This roundtable is chaired by Elisabeth Gsottbauer (University of Innsbruck; REECAP).
- Paul Ferraro*, Bloomberg Distinguished Professor of Economics at Johns Hopkins University in Baltimore, USA; Co-Director of the Center for Behavioral and Experimental Agri-Environmental Research
- Maren Duvendack*, Senior Lecturer in Development Economics at the University of East Anglia, UK; Co-Organizer of the Replication Network
- Aiora Zabala*, Scientific Editor at Nature Sustainability
- Taisuke Imai*, Assistant Professor for Economic Theory, LMU Munich
Roundtable II: And when you see a crowd I see a flock - How can we leverage experimental evidence from farmers to improve policy design?
Behavioural economics is heading towards a mainstream approach in analysing decision making by economic agents, including farmers. The latest CAP 2020+ proposal included in its Impact Assessment references to behavioural insights regarding the adoption of environmental friendly practices or collaboration between farmers. Despite the growing evidence, the uptake of evidence from behavioural insights and experiments into agricultural policy design is still at its infancy. This roundtable will confront the state of play of behavioural research based on experiments with how policy is designed and the problems they face. With participants both from academia research, research management and policy design we expect a lively debate that will allow policy makers to understand the potential of experiments to inform their decisions and academics to understand what are the questions policy makers need to be tested experimentally.
This roundtable is chaired by Jesús Barreiro-Hurlé (Joint Research Centre; REECAP).
- Norbert Röder, Institute of Rural Studies, Thünen Institute
- Marianne Lefebvre, Assistant Professor in Economics at University of Angers; REECAP
- Ricard Ramon I Sumoy, DG Agri, Deputy Head of Directorate C1 - Policy Perspectives
- Eduardo Serrano Padial, Regional Representative from Andalusia at the European Commission
- Jabier Ruiz Mirazo, Senior Policy Officer for Agriculture and Food, WWF Europe
The contributed presentations from the parallel sessions will be made available after the meeting in September (given the authors agree).
There will be a session chair for each session. The chair is responsible for time management within the session. Presentations are supposed to last approx. 15 minutes followed by 5 minutes of discussion (20 minutes in total). This gives room for 10 minutes of general discussion at the end of each session with 4 presenters (90 minutes in total). Sessions with 2 or 3 presenters will last for 50 minutes or 70 minutes respectively. The seminar rooms are equipped with a laptop, a projector and a screen. All presenters are kindly asked to upload their presentations on the seminar room’s laptop before the start of the session. Technical assistance will be available in each seminar room.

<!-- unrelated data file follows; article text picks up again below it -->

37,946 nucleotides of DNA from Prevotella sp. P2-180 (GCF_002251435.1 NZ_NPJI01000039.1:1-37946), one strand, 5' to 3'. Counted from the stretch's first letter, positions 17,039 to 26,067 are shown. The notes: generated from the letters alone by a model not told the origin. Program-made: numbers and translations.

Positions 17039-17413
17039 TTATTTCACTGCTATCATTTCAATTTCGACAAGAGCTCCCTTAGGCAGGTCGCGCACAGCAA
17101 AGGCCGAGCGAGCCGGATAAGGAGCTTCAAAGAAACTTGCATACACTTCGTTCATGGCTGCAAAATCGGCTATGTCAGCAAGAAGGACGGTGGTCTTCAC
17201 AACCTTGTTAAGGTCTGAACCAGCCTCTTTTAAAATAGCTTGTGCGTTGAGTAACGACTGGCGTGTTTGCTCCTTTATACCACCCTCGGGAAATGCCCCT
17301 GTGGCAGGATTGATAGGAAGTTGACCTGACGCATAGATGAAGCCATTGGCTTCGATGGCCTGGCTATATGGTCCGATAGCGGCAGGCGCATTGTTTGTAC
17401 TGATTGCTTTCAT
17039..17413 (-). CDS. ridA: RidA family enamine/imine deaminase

Parallel session I: AES design
Agri-environmental contracts and improving sequences of payments: A choice experiment by Douadia Bougherara
Comparing action- and result-based agri-environmental payments using experimental auctions by Tanaka Katsuya
Collective participation in payment for ecosystem service schemes by Nick Hanley (chair)
Parallel session I: Choice experiments
An experimental investigation into improving the incentives for on-farm conservation of traditional European wheat varieties for the public good by Nicholas Tyack
Willingness to pay and to receive for the establishment of a voluntary market for carbon sequestered by hedgerows: Valuations by choice experiments by Nasser Seyni
To cooperate or not, and how? Unravelling Flemish fruit producer’s preferences for coordination’s schemes attributes by Isabelle Bonjean (chair)
Parallel session II: CAP architecture
Designing an effective small farming scheme in France with environmental and employment conditions by Raphaële Préget
What do farmers expect of sustainability standards: Evidence of a discrete choice experiment in Germany by Veronika Hannus (chair)
Parallel session II: Developing countries
Are equitable conservation payments more effective? Economic experiments in a tropical national park by Jens Rommel (chair)
Parallel session III: Lab and field
Is there illusion of control in farmers’ financing decisions? by Jens Rommel
How absolutist are GMO sceptics? An experimental investigation by Johanna Jauernig
Farmer identity and dishonest behaviour by Claas Meyer
Animal welfare and economic performance in pig husbandry by Reinhard Uehleke* (chair)
Parallel session III: Citizens preferences
Public preferences for pesticide-free urban green spaces: A socio-economic survey by Marianne Lefebvre